Brian Cox’s voice is so calming, and the beauty of the planets depicted in his latest show so stunning, that the violence of the story he has to tell rather jars.
In his ambitious new five-part series The Planets, Brian looks at 4.5 billion years of cosmic history to try to work out how each of the eight planets in our solar system ended up as they are.
It’s a story of collision and competing interests – and it raises the possibility of the end of the world as we know it.
‘The threat of an asteroid strike is very real,’ says Brian, 51, a professor of particle physics and former pop star whose genial manner and jolly grin belie the message he has to tell.
In his ambitious new five-part series The Planets, Brian Cox (pictured) looks at 4.5 billion years of cosmic history to try to work out how each of the eight planets in our solar system ended up as they are
‘There have already been several big ones that have changed the way the solar system works. There’s a saying that if the dinosaurs had had a space programme, they’d still be around.
‘We live in a challenging environment but the more technology we develop, the more we are likely to survive. This isn’t science fiction; it’s a real issue.’
Brian explores how new technology is allowing us to learn more about the planets within our solar system and beyond, and consequently more about the Earth.
He believes that eventually humans will live on Mars and says it is not only important but necessary for our species to colonise other planets.
‘There may already be Martians; that’s something we’ll find out when we get there,’ he says.
‘But if we are to have a future, at some point we will need to become Martians. That’s clear to me, because we can’t stay here forever.
‘It’s not just because of the threats to our planet. There’s a strong idea that the great challenge on Earth is to manage an expanding population and a civilisation that requires new frontiers both intellectually and physically but is confined to a very small planet with a lot of pressure on the resources.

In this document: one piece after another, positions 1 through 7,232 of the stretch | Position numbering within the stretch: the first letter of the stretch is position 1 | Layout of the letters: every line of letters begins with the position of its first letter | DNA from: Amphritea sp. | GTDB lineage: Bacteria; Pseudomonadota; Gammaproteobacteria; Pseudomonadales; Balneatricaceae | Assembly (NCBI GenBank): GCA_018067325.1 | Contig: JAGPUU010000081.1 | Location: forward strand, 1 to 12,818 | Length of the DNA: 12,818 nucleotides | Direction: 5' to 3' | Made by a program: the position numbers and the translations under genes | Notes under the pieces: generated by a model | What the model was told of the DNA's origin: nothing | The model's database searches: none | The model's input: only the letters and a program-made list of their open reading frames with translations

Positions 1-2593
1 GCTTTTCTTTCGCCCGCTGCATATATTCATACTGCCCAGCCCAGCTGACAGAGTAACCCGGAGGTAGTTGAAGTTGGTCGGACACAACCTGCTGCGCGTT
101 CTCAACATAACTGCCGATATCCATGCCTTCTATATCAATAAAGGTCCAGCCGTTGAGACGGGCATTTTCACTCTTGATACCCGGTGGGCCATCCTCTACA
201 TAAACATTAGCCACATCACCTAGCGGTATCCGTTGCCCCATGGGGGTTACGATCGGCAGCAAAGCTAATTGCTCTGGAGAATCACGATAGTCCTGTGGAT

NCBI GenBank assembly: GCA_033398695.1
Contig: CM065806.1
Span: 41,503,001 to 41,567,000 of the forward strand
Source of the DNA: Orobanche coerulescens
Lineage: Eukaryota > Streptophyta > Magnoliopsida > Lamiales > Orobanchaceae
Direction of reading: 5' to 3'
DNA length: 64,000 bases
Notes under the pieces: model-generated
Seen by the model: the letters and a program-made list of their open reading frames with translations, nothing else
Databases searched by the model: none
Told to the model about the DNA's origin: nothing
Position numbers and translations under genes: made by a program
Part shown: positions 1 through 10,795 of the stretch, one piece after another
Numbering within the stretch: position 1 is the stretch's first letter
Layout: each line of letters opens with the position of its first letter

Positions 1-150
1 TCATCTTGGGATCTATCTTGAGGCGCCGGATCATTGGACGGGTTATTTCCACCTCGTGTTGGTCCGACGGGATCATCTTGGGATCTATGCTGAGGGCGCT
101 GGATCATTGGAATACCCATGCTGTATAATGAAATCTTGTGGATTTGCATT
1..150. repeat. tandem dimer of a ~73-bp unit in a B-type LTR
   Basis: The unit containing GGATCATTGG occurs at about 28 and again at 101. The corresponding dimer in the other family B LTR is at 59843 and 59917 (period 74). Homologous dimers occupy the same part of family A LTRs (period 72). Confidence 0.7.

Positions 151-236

‘The solar system contains essentially infinite resources. I talked to the Amazon boss, Jeff Bezos, who has a company that makes rockets and wants to start space colonies, which sounds like science fiction until he points out that all the resources and energy and things you need for heavy industry are out there in space.’
It’s pretty mind-blowing stuff, even though Brian admits he has no intention of being one of those pioneers.
‘It would be horrendous,’ he says. ‘Freezing cold, very little atmosphere – it really is the frontier, but there’s a certain kind of human that wants to be on the frontier.
Professor Brian Cox on location in Lanzarote while filming The Planets. This dark, finely ground volcanic soil is similar to the powdery regolith of Mercury
‘Throughout history, frontiers have been problematic in terms of access to resources.
‘So they drive you to develop new technologies and find new ways of existing. If we had a colony on Mars, suddenly we’d be faced with profound challenges.’
But it’s not just our future that Brian looks at on the show. The BBC series starts by examining the four rocky planets closest to the Sun – Mercury, Venus, Earth and Mars – using the most cutting-edge cameras out in space.